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Affordable Housing for All

NYCHA residents are living in slum conditions, homelessness is increasing at an alarming rate, especially among children, and rents are skyrocketing to the point that no working family can afford ‘affordable housing.’  Our housing crisis falls disproportionately on women and children with little hope of finding the stability they need for any chance of upward mobility.

Long-term housing:

The city’s affordable housing stock should include homes that meet standards for deep affordability (below 30% of AMI) in addition to homes that are affordable for the lower middle class (below 80% of AMI). Mixed-income development, like the Mitchell-Lama model, should be encouraged as it is better for creating lasting communities and financial viability.

Developers often make commitments when seeking approval to provide a certain amount of affordable housing, but sometimes delay actually building those units. The city needs to do a better job of monitoring and enforcing these commitments to ensure that new housing stock appropriately incorporates the affordable housing the city desperately needs.

Women and Children First:

Women and children living in shelters should be given preference to be placed in permanent housing, for instance, when new affordable housing lotteries take place.

To help children create much-needed routine stability in their lives, the city should appoint ‘Children’s Advocates’ to help homeless and low-income families navigate the school system and other services that will help children feel safe and secure.

Reduce Tenant Harassment:

There is an embarrassing, persistent pattern in this city of landlords harassing low-income residents, working families and seniors on fixed incomes through illegal construction in an attempt to drive them from their homes. We must protect tenants’ rights and hold predatory landlords accountable, which requires stronger enforcement mechanisms and a much more robust and aggressive ability to punish bad landlords, who are often repeat offenders.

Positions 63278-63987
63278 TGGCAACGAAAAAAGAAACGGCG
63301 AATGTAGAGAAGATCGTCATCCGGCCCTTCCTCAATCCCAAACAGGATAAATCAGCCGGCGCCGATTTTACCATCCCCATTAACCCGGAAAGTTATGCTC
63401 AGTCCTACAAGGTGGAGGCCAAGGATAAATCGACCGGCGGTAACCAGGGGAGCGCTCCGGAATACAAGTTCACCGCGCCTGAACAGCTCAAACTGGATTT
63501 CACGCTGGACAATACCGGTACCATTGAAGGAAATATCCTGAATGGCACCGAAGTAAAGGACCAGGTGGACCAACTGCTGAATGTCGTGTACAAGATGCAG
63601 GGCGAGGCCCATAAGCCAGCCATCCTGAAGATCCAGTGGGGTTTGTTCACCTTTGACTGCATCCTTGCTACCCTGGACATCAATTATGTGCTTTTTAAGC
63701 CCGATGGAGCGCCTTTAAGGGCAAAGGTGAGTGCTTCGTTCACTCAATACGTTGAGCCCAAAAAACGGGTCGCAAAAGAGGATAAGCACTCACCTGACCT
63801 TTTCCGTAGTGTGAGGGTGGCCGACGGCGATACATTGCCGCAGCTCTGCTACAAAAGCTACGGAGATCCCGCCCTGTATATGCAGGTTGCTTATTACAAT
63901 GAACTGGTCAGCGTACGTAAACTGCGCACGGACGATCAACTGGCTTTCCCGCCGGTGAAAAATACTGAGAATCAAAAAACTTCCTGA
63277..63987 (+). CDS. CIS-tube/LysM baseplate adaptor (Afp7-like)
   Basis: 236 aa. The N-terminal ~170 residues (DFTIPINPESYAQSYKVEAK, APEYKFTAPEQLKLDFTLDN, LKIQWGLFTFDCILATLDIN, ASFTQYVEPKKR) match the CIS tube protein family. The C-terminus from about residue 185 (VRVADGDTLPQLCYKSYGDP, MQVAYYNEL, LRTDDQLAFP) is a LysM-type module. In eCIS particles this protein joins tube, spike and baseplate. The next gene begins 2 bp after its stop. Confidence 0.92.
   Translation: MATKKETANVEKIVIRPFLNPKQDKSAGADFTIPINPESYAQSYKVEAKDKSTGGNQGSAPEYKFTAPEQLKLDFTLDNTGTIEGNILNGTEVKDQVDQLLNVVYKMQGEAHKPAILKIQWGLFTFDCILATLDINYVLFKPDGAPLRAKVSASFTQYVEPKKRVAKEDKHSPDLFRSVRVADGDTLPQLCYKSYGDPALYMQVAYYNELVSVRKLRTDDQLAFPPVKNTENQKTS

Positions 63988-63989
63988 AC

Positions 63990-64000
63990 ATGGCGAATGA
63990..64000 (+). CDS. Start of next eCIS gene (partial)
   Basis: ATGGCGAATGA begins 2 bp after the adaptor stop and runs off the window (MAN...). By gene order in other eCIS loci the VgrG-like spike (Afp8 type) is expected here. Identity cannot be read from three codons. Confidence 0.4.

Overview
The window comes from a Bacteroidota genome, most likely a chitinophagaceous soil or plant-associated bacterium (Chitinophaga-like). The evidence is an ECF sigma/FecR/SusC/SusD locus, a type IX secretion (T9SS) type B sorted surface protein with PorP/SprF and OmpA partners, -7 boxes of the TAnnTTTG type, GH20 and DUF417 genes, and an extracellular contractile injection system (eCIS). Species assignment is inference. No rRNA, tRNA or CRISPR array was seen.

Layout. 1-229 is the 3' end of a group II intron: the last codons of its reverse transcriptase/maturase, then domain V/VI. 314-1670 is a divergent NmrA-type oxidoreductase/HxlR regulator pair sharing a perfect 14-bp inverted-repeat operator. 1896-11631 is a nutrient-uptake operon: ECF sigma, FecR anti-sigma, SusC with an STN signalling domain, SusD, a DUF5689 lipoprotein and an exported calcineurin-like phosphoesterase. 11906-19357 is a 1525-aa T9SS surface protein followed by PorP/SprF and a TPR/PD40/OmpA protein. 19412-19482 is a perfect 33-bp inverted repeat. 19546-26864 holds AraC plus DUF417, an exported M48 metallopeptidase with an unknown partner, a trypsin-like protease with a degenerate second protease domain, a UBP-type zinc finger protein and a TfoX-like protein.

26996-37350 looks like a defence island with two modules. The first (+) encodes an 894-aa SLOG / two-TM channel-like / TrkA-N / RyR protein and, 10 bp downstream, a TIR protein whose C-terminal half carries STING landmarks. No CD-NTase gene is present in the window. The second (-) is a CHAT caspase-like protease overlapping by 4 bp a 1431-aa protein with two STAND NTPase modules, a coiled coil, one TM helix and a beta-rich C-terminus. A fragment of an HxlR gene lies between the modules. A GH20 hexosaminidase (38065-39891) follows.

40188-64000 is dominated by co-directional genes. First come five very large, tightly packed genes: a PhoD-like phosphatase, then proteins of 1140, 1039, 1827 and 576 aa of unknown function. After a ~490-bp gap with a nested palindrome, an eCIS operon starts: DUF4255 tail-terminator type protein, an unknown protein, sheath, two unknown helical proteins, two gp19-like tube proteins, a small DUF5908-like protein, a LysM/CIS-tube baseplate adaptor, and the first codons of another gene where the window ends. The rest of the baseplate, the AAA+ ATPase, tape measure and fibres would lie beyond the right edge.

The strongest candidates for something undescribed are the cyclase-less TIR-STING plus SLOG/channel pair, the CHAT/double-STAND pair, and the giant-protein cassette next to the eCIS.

As Public Advocate I will investigate the Department of Buildings’ and HPD’s failure to protect tenants in regards to construction harassment.

Developer Community Investments:

Major developers should be required to contribute far more to infrastructure in the neighborhoods where they build. Investments in areas such as street repairs, MTA infrastructure, schools, parks, etc. should be discussed and prioritized with local community officials.

Additionally, with the local community’s support, the city should work with non-profit developers and community land trusts to develop permanent, affordable housing on city-owned vacant land. As Public Advocate, I will continue to find opportunities for the New York City Employee Retirement System (NYCERS) to make pension fund investments in affordable housing to produce a win-win solution for our retirees on fixed incomes and our city.

As Public Advocate I would also push the city to change zoning rules to close loopholes and restrict zoning lot mergers to prevent overdevelopment in our communities.

Tenant’s Rights:

Many New Yorkers rely on alternative sources of income - such as LINC vouchers, Supplemental Security Income, Advantage program vouchers, and others - to pay rent, and it is illegal for landlords to discriminate on the basis of income. However, many landlords do discriminate. I will work with housing advocates and legal services to bring more attention to this issue, and support litigation to ensure the law is being honored.

In addition, the right to counsel for tenants was a major win for New Yorkers, we must ensure that the roll-out is done effectively. As Public Advocate I will monitor how well the City is responding to tenant reform laws.

Monitor NYCHA:

Conditions in NYCHA are unacceptable and we must seek solutions that will work for the residents. As a litigator, I will hold NYCHA management accountable through the Public Advocate’s powers to request agency records to demand access to information about management and how tenant complaints are handled. I will not hesitate to sue NYCHA and the de Blasio administration if Public Advocate requests are not responded to in a timely manner.

In addition, given my background in philanthropy, I will also consult with pro-bono efficiency experts on how to resolve NYCHA residents’ safety and livability problems faster, and hold NYCHA leadership accountable to adopt reforms. I will also hold monthly NYCHA Town Halls to ensure that all residents feel they have a forum in which to express their issues with NYCHA management.